Between July 1996 and March 1999, 4,903 asymptomatic men and women ages 50 to 70 underwent electron beam CT scanning of the coronary arteries. At 4.3 years, follow-up was available in 4,613, or 94 percent of participants. Of these, 119 had sustained at least one atherosclerotic cardiovascular disease event (ASCVD). End points included coronary death, nonfatal myocardial infarction (MI), surgical or percutaneous coronary revascularization procedures, non-hemorrhagic stroke and peripheral vascular surgery.
Subjects with ASCVD events had higher baseline coronary calcium scores than those without events. The coronary calcium score predicted CAD events independently of standard risk factors and CRP (p=0.004), was superior to the Framingham risk index in the prediction of events (p=0.0006) and enhanced stratification of those falling into the Framingham categories of low, intermediate and high risk (p<0.0001).
Subjects with coronary calcium scores above the 80th percentile for age and gender (n=1005) were invited to participate in a double-blind, placebo-controlled trial of atorvastatin and vitamins E and C. Study participants were randomized to atorvastatin 20 mg daily, vitamin C 1 g daily and vitamin E 1,000 U daily (n=490), versus placebo (n=515). All participants also received aspirin 81 mg daily.
Treatment reduced total cholesterol by 26.5 to 30.4 percent (p<0.0001), low-density lipoprotein cholesterol by 39.1 to 43.4 percent (p<0.0001) and triglycerides by 11.2 to 17.0 percent (p≤0.02). Treatment reduced ASCVD events by 28 to 45 percent (0.04< p <0.14). A higher dose of atorvastatin would probably have produced even greater reductions in events.
The study also showed that cholesterol reduction did not retard the rate of progression of the coronary calcium score. This means that fast CT scanning of the coronary arteries is not an effective method of monitoring the response to treatment.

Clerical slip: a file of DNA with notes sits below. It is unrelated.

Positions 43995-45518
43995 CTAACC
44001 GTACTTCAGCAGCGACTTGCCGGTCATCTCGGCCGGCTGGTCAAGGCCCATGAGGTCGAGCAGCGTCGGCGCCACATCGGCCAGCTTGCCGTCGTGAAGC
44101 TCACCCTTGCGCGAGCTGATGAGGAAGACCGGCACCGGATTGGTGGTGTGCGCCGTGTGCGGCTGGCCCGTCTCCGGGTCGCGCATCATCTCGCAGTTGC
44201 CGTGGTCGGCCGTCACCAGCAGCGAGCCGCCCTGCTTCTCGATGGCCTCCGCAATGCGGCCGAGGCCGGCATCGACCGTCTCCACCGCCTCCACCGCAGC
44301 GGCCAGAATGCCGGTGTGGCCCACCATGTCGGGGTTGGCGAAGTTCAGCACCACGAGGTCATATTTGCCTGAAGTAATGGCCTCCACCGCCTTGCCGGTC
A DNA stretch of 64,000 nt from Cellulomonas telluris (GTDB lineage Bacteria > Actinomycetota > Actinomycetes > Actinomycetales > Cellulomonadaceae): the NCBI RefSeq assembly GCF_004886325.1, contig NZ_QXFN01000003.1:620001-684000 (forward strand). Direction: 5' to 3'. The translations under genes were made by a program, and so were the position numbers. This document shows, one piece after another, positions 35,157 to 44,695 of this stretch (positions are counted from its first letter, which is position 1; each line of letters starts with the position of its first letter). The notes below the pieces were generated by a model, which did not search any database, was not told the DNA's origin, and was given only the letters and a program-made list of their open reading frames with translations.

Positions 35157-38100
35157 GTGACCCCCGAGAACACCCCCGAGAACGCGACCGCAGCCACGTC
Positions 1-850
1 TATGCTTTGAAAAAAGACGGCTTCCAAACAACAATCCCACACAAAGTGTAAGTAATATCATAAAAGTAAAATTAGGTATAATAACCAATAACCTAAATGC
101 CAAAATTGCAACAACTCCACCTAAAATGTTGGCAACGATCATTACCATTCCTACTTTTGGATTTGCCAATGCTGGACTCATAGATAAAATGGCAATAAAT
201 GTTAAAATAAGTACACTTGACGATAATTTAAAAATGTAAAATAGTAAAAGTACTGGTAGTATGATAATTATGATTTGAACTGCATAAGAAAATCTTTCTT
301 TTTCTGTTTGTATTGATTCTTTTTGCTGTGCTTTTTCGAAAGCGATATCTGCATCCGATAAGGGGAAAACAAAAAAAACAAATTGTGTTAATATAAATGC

About St. Francis Hospital
St. Francis Hospital, The Heart Center is New York State’s only specialty designated cardiac center and is one of the five busiest heart centers in the United States. A recognized leader in the diagnosis, treatment and prevention of cardiac disease, St. Francis Hospital is one of only eight hospitals in New York State with risk-adjusted mortality rates significantly below the statewide average for all cardiac surgery: valve replacement and coronary bypass.(3)
Physicians at St. Francis Hospital offer unparalleled experience in the most innovative medical and surgical techniques and non-invasive imaging, including cardiac magnetic resonance and nuclear imaging, three-dimensional echocardiography, catheter-based treatment of congenital heart defects, radiofrequency cardiac ablation, pacemaker and defibrillator implantation, and a broad array of coronary, carotid and peripheral arterial angioplasty.
A leader in cardiovascular care for more than 50 years, St. Francis Hospital is a member of Catholic Health Services of Long Island (CHS).
(1)Wilson PWF, D'Agostino RB, Levy D, Belanger AM, Silbershatz H, Kannel WB. Prediction of coronary heart disease using risk factor categories. Circulation 1998;97:1837-1847.
(2)National Institutes of Health, National Heart, Lung and Blood Institute Third Report of the Expert Panel on Detection, Evaluation, and Treatment of High Blood Cholesterol in Adults (Adult Treatment Panel III)